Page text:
Archaeologists Uncover 1700-Year-Old Board Game

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Archaeologists Uncover 1700-Year-Old Board Game
Photo: University Museum of Bergen

A team from the University Museum of Bergen excavatd a site in Norway last month, and among the pots and glass they found there was also something a lot cooler: the remains of a board game dating back 1700 years.

In total they found 18 double-sided pieces, or tokens, and one die, which rather than being the squat, cube shape we’re used to was an elongated, skinny rod.

The four sides of the single dice found at the site. You can see numbers at each end of the “stick”. (Photo: University Museum of Bergen)

The game was found in an Early Iron Age grave cairn at Ytre Fosse, in Western Norway, and is thought to have been both inspired by the Roman game Ludus latrunculorum, while also serving as a predecessor of a more famous Viking age game Hnefatafl.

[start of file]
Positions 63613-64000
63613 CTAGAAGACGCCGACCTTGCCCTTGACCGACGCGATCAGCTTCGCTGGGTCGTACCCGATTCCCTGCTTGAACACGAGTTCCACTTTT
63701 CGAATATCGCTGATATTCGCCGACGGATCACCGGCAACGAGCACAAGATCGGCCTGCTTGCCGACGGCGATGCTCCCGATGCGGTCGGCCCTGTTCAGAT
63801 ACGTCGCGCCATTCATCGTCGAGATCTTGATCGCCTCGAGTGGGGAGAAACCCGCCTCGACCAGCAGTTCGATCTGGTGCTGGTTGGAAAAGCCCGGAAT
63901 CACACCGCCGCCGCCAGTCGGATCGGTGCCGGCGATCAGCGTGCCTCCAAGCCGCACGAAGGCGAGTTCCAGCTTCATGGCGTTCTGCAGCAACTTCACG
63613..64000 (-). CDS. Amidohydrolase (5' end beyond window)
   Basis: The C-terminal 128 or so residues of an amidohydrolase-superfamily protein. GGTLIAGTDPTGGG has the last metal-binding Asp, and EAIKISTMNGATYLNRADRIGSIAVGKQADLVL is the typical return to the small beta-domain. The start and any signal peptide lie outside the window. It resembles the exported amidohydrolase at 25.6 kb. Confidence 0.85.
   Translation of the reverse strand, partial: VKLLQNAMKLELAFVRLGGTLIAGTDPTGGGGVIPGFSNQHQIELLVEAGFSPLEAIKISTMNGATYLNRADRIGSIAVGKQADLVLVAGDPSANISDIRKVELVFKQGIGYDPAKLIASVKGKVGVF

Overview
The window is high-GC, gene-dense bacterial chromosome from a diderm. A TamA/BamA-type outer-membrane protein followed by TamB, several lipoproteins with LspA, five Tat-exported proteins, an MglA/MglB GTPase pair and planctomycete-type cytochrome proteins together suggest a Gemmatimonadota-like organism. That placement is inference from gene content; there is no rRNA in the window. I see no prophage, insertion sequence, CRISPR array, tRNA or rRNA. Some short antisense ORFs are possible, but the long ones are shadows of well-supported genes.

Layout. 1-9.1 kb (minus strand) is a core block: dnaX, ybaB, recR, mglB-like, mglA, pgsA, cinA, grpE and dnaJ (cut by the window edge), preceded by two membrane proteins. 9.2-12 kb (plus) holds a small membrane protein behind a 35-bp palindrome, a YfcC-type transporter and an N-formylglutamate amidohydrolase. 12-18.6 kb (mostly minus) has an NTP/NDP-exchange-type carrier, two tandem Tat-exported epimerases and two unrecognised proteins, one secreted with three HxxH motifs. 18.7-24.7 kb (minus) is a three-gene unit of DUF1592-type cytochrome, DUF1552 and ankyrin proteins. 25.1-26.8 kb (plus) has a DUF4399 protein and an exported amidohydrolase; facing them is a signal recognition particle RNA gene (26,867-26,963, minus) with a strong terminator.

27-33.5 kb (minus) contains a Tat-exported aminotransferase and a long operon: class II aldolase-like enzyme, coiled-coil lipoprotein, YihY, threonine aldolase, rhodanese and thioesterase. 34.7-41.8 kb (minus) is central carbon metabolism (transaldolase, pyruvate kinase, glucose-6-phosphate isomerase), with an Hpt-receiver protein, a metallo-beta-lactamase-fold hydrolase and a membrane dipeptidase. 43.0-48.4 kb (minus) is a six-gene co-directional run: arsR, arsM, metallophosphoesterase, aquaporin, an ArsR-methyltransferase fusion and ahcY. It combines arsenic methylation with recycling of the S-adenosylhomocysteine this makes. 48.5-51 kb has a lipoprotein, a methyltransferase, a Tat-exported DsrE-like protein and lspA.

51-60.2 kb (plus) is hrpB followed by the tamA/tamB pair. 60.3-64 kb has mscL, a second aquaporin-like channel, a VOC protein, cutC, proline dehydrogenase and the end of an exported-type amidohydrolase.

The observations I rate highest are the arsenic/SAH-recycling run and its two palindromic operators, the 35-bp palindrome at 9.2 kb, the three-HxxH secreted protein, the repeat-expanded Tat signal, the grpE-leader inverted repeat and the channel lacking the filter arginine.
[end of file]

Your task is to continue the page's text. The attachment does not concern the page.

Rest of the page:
You can see all the pieces together in this little video put together by the university:

Via Archaeology Network

Comments

  • I wonder if this game predates nine-mens morris, i doubt it as they have found that game going back to at least 1000 bc.

      • The earliest examples of the Royal Game of Ur from Mesopotamia are around 4,500 years old. That’s Middle-East, rather than Africa, of course.

        • Yeah, I’m pretty certain they found something like nine-mens morris etched into the roof of a house in a city they’ve been uncovering in that area. it’s very similar to ur, but IMO simpler.

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